Lena Taylor & Scott Walker have a lot in common

Apparently Democratic State Sen. Lena Taylor and Republican Gov. Scott Walker have more in common than their mutual love of concealed carry and the Castle Doctrine; they’re both involved with the American Federation for Children, a right-wing school choice group that counts among its lobbyists disgraced former Republican Assembly Speaker Scott Jensen.

I can’t wait to see what else Lena Taylor and Scott Walker have in common, because it seems like there’s something new each day!


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10 thoughts on “Lena Taylor & Scott Walker have a lot in common

  1. The charter school movement has little to recommend it. What it DOES have is opportunities for entrepreneurial educators to make money.
    I understand that black Americans want to have more input and control over the education of black children. I also understand that most charter schools that are privately run put financial performance and employee gains ahead of students’ measures.
    So, I do not care what color the people who run or attend the charter school are, I am opposed to them.
    The teaching profession has a duty to resist the privatization of one of the most fundamental pillars of democracy, free public education.
    As for guns, well, Abu Mumia Jamal wants the right to own any gun he chooses as much as Ted Nugent does, no exaggeration. So I understand that persons of color might be just as adamant about freedom of gun ownership as any right-wing white supremacist, or survivalist. Fighting these racist forces is best done without firearms, however. No matter one’s color, a gun you own is STILL more likely to kill YOU than anyone TRYING to kill you. And, the Democratic Party must always continue to try and understand its pols, and persuade them towards progressive points of view. If they persist in holding views that do not fit their core constituency, they will not last in office, especially if the Word is Out.

  2. So you are a racist that prefers African Americans attend dysfunctional schools cuz per union contract — teachers in MPS don’t have to teach African American children, especially boys, to read.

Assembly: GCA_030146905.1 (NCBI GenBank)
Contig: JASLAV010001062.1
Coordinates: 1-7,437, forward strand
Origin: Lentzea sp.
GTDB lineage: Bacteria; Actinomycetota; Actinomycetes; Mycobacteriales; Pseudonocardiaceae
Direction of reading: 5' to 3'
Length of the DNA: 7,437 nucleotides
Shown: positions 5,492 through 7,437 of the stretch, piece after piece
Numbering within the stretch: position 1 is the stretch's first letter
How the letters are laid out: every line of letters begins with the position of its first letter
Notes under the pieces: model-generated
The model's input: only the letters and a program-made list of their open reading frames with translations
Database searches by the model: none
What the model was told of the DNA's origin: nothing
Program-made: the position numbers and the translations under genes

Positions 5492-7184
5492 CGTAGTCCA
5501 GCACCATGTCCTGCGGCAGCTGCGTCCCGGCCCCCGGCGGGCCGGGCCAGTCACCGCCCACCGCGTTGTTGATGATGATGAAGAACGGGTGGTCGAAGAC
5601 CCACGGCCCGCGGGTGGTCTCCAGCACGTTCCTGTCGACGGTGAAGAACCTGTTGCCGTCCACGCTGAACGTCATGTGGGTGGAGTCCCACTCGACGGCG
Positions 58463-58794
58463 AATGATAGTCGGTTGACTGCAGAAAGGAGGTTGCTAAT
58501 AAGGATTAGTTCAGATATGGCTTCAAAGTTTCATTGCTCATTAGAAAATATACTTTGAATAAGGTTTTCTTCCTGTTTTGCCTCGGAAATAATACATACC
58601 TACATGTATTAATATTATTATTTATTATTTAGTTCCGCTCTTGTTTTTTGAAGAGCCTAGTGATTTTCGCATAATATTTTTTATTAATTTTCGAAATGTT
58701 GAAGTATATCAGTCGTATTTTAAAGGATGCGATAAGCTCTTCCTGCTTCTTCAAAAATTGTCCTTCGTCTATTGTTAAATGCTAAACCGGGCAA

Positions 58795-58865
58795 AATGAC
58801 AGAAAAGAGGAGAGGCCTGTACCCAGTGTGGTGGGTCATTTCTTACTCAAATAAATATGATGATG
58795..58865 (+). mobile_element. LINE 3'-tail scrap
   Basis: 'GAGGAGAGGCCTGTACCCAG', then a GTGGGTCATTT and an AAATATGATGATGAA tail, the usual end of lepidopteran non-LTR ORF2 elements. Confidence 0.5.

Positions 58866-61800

YOu just lost all credibility with me — must be a jason fields man and you are upset that Taylor dares talk about the need for those familiar with African American’s experience in America have a role at the table.

    Maybe you are one of the teachers that don’t teach African Americans to read.

    Or maybe you are a prison guard that thinks building more prisons to lock up African Americans (WI has highest racist incarceration rate in nation) is “pro-union” and an important economic development issue.

    In any case — you are a sick little monkey that, evidently, is foolish enough to think it is progressive to slam one of the only African American women to ever sit in that branch.

    Shame on you.

    1. I don’t think Lena Taylor is much of a progressive; that’s my issue.

      Y’know, if you’re going to attack me, the least you could do is stop hiding behind anonymity and own your words. Don’t be a coward.

      While the rest of your rant is hardly worth responding to, I did want to note that Wisconsin is sorely in need of reforms of its correctional system, so long as those reforms aren’t ham-handed and lost sight of the fact that there are some criminals that truly do need to be punished. However, that’s a much larger discussion that I’d love to have….when you’re ready to stop hiding.

  3. Are you saying that to be a progressive, one must oppose the Constitution (“shall not be infringed”)?

    Which means that no one who ever took the oath can be progressive.

    Well, unless the lie is part of being progressive.

    Is that what you’re saying?

    1. The United States Supreme Court has already ruled that the right to bear arms is not absolute.

      After all, if we applied the logic of many conservatives, then convicted felons should be able to bear arms, since the Constitution didn’t really address that, and we wouldn’t want to infringe on their right to bear arms.

  4. Apparently being a progressive means that east siders, northshore, and bay viewiers can tell African American parents that they cannot have the same opportunity for their kids that they do.

  5. No, John. It means that we in the city, who have been paying for two school systems — one secular, one primarily religious — know the result of the exorbitant expense of doing so, which is exactly the intent of the Bradley Foundation and Ayers Foundation and Archdiocese of Milwaukee in originally promoting this:

    The devastation of MPS.

    Racine, and soon the rest of you in the state, can look forward to seeing what this does to your schools and your taxes. But nah, don’t listen to us who have decades of experience now with this. Claim that it is because we don’t care about African American kids . . . but first, tell us why 90 percent of them live in our city and not yours.

    Uh huh.

    1. Well said.

      As someone who grew up somewhat poor in Milwaukee and attended public school within MPS, I know all too well how vitally important a quality education can be in helping pull people out of poverty, but my problem with the “school choice” movement is that it’s a drain on the public school system, and in many cases the schools involved in the school choice/voucher/charter school programs aren’t consistently producing the kinds of improved outcomes their advocates tout.

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